Carol Nelson Shepherd, a founding partner of Feldman Shepherd, has devoted her legal career to helping those catastrophically injured by medical malpractice. For more than 30 years, Carol has represented clients in claims against
As a Philadelphia Medical Malpractice Lawyer, Carol has been named by Thomson Reuters as one of the Top 50 Women Super Lawyers in Pennsylvania, as a Top 100 Super Lawyer in Philadelphia and Pennsylvania, and as a Pennsylvania Medical Malpractice Super Lawyer. In 2015, Carol was named by Best Lawyers as Lawyer of the Year in the field of Medical Malpractice Law (Plaintiffs). She is a member of the Million Dollar Advocates Forum, The National Trial Lawyers, and the Top 100 Trial Lawyers. Carol was named as a Top 100 Litigation Lawyer in Pennsylvania by the American Society of Legal Advocates (2014) and is the recipient of The Philadelphia Trial Lawyers Association’s Justice Michael Musmanno Award (2000). Carol has been a Fellow of the American College of Trial Lawyers since her induction in 2006 and a Fellow of the Litigation Counsel of America since 2010.
A distinguished lecturer and frequent publisher of articles regarding medical malpractice and trial preparation, Carol has also held prominent leadership positions in regional and national legal organizations, including serving as the first woman president of The Philadelphia Trial Lawyers Association and president of the Pennsylvania Association for Justice. She serves on the board of directors of the Lawyers’ Club of Philadelphia and as the 2015-2016 President of the Board of the Homeless Advocacy Project (HAP), an organization that addresses the unmet legal needs of Philadelphia’s homeless and shelter populations.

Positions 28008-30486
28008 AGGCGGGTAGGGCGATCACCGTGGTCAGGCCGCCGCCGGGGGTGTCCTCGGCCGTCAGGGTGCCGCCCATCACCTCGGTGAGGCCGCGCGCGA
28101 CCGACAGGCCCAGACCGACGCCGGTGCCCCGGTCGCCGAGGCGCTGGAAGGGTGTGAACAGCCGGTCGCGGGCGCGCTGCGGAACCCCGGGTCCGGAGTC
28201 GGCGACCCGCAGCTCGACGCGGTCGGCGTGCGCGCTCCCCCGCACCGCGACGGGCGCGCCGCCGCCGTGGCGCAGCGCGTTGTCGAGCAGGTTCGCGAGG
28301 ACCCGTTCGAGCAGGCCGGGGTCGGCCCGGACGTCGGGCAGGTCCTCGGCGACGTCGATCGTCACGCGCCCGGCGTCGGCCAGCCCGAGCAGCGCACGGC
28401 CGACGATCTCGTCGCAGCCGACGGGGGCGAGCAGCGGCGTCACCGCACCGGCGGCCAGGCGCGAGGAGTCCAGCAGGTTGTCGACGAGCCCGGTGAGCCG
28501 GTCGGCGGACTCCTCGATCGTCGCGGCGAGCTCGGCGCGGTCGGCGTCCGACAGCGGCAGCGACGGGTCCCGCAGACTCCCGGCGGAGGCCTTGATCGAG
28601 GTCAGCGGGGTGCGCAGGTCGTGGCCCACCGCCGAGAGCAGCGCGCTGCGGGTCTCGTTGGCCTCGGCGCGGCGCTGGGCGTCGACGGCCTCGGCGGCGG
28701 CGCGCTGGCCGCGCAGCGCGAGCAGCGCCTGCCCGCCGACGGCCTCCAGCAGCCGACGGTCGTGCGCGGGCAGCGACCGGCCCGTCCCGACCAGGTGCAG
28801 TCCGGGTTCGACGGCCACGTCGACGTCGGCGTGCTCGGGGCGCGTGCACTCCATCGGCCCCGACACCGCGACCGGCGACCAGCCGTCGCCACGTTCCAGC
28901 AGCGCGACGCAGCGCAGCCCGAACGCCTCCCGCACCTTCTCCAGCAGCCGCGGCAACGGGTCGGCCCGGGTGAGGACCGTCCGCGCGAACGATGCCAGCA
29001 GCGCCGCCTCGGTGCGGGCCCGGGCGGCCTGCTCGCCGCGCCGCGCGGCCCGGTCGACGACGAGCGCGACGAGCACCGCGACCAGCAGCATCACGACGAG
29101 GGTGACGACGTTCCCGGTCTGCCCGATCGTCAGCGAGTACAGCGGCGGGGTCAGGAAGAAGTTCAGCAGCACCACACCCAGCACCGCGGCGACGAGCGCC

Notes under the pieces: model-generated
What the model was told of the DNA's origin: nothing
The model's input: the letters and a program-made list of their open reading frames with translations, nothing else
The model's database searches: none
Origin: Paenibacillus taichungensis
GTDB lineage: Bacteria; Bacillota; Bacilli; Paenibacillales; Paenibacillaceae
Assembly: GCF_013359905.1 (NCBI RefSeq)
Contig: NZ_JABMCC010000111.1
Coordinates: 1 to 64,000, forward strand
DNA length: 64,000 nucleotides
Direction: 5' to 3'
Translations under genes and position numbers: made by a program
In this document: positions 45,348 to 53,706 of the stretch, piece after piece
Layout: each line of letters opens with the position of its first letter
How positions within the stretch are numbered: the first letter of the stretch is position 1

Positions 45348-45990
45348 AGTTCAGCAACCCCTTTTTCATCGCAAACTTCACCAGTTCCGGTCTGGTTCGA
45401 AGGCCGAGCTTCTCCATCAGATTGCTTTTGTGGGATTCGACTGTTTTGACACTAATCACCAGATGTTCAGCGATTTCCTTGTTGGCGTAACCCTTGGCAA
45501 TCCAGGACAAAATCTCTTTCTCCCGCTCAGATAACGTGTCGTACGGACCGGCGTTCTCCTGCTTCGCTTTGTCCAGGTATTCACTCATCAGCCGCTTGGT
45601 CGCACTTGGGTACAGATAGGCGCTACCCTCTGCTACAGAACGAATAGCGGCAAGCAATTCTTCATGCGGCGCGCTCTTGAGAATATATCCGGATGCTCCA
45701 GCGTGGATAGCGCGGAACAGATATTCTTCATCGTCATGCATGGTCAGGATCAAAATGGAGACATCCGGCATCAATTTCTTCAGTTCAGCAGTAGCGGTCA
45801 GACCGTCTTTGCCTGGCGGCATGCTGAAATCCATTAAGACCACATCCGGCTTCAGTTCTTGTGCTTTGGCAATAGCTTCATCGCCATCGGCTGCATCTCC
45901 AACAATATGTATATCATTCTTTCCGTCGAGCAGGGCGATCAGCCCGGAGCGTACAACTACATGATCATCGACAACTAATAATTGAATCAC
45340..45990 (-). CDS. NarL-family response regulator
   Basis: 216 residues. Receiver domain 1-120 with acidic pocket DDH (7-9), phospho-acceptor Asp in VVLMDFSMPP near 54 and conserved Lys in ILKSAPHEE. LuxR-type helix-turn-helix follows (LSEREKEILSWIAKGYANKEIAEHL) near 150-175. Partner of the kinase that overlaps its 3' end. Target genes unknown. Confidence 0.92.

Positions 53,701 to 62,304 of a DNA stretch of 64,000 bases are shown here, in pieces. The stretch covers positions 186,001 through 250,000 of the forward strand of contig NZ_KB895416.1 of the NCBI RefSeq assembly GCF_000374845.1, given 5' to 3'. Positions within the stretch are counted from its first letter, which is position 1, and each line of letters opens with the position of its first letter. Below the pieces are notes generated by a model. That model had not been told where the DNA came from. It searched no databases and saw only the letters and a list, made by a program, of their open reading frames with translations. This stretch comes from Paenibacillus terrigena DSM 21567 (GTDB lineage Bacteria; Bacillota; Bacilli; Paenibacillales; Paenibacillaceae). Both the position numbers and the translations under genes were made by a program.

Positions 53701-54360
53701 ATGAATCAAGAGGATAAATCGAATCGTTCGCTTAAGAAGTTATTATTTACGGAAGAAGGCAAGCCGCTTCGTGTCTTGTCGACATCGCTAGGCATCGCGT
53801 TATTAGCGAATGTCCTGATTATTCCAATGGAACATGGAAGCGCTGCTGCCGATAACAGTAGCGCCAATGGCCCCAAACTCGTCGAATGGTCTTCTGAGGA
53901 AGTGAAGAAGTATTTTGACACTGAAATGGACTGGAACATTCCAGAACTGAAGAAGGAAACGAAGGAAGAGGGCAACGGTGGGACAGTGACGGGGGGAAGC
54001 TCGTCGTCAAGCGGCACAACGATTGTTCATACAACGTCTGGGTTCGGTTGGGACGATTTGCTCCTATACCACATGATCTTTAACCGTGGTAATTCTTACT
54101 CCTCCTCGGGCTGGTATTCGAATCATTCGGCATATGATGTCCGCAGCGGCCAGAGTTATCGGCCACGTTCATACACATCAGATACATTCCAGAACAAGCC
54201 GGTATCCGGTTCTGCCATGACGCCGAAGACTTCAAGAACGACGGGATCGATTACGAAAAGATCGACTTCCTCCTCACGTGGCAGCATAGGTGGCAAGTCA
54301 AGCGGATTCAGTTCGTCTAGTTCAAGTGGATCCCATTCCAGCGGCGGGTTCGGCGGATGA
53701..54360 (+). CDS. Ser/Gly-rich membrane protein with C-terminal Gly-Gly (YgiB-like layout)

When Carol isn’t practicing law or spending time with her husband, four wonderful children, and two wonderful stepdaughters, she enjoys cooking, reading, and writing legal thriller novels.
Carol, a Syracuse University College of Law graduate, is licensed to practice in Pennsylvania, the U.S. District Court for the Eastern District of Pennsylvania, the U.S. Court of Appeals for the Third Circuit, and pro hac vice in New Jersey, New York, Delaware, and Michigan.